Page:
Being a teenager means experiencing a wide range of physical, emotional and social changes, which can often make them vulnerable to anxiety. If you have a teen in your life who has experienced anxiety, you know how hard it can be to help them.
It is useful to acknowledge that anxiety is a perfectly normal reaction to stress.
Anxiety lets us know when we’re in danger, or when something important is happening so we can perform at our best. It can help youth deal with overwhelming situations like exams, presentations, or going out on a first date. It’s something that everyone experiences occasionally. It’s critical to our survival. But what happens when there isn’t any actual danger?
A good formula to remember is that anxiety equals an overestimation of the danger, plus an underestimation of your coping skills, plus intolerance for uncertainty, unpredictability and feeling uncomfortable.
Helping youth cope with anxiety involves encouraging realistic estimates of danger, boosting their confidence through coping skills, and building their tolerance for uncertainty, unpredictability and discomfort.
Sleep is a non-negotiable foundation of managing anxiety. A dark, cool bedroom and avoiding screen time an hour before bed can be helpful to encourage your teen’s natural ability to sleep. Progressive muscle relaxation and sleep stories (low plot, highly descriptive, slow speed, gentle tone and volume) can help lull them off to sleep. Apps like Calm are really helpful in putting these techniques at their fingertips.
Exercise is also non-negotiable, especially cardiovascular exercise. A great way to describe the benefits to youth is that by increasing their heart rate, they can “burn off anxiety fuel”. Just 10-15 mins of cardio before school can make a huge difference! Try something new every day like jumping jacks, running with the dog, having a dance party, jumping rope, shadow boxing, or playing hula hoop.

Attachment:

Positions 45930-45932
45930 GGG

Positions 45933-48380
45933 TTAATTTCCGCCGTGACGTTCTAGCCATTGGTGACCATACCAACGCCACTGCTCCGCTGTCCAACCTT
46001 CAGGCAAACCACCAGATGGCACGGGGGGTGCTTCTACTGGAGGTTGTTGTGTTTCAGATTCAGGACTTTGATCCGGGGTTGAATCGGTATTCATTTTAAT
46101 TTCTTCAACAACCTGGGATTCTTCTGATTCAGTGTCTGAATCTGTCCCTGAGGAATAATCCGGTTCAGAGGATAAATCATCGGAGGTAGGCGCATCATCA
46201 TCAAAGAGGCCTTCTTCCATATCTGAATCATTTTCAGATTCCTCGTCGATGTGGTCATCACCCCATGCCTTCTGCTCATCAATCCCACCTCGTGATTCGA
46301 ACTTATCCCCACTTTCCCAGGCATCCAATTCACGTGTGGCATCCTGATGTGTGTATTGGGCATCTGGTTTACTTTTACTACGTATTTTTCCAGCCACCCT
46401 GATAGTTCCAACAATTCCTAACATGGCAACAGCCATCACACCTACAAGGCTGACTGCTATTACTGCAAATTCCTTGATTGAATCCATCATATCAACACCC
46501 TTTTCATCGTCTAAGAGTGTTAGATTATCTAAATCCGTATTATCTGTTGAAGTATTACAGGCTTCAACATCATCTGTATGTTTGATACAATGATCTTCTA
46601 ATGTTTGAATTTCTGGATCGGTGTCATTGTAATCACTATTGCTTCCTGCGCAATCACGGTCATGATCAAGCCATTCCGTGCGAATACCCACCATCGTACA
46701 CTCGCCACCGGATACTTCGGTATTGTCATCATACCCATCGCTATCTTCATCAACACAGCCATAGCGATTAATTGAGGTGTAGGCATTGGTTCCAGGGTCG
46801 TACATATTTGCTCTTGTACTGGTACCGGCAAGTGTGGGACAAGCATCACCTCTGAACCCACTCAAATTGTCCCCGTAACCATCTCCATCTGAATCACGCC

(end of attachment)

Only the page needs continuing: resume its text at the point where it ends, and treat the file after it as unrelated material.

When your child is experiencing anxiety, it’s important to focus on grounding and the breath rather than talking. Calming the body actually helps reset the mind, because the brain believes what it experiences, not what it is told. While your first instinct is to reassure them, it won’t make them feel understood.
Square breathing can ease someone out of a panic attack, and is a technique used by paramedics, firefighters, and the military. Breathe in through the nose for a count of four, hold for a count of four, breathe out for a count of four, and hold for a count of four. Then repeat for 3-4 cycles. An emotionally neutral time like bedtime is a good moment to practice square breathing. Practice will make it easier for them to use the technique when they’re feeling anxious. Offering some Truehope Inositol will make it easier!
Asking insightful questions is the final, cognitive part of helping youth get through anxiety. This should be the last technique to try when your teen is anxious, and should only happen after you have helped them calm their body.
First, acknowledge that this is really bothering them, and empathize that you would feel the same if you believed the same things. Then you can move onto asking them questions, listening to their responses without offering reassurance.
- “What’s the worst thing that could happen?”
- “How would that feel?”
- “What helps you when you feel that?” (Listen for resilience and coping strategies).
- “What’s the best thing that could happen? How would you feel? What would you do?”
- “What’s the most likely thing that could happen? How would you feel? What would you do?”
You then summarize what was said and help them create a plan for each of the possibilities. Then you can finally offer help and reassurance.
If you can only implement one of these strategies, focus on exercise. If you think you can do two of them, focus on exercise and breathing.
Anxiety is more common in youth who have a higher IQ, higher EQ (emotional intelligence), and a higher sensory profile – meaning they are generally more sensitive to the world around them. You can teach them about anxiety, how it’s perfectly natural, and how to manage it when it gets out of control, while remembering to always follow the golden rule: Calm the body before calming the mind.
Look for next week’s blog where we talk about the importance of micronutrients in youth mental health.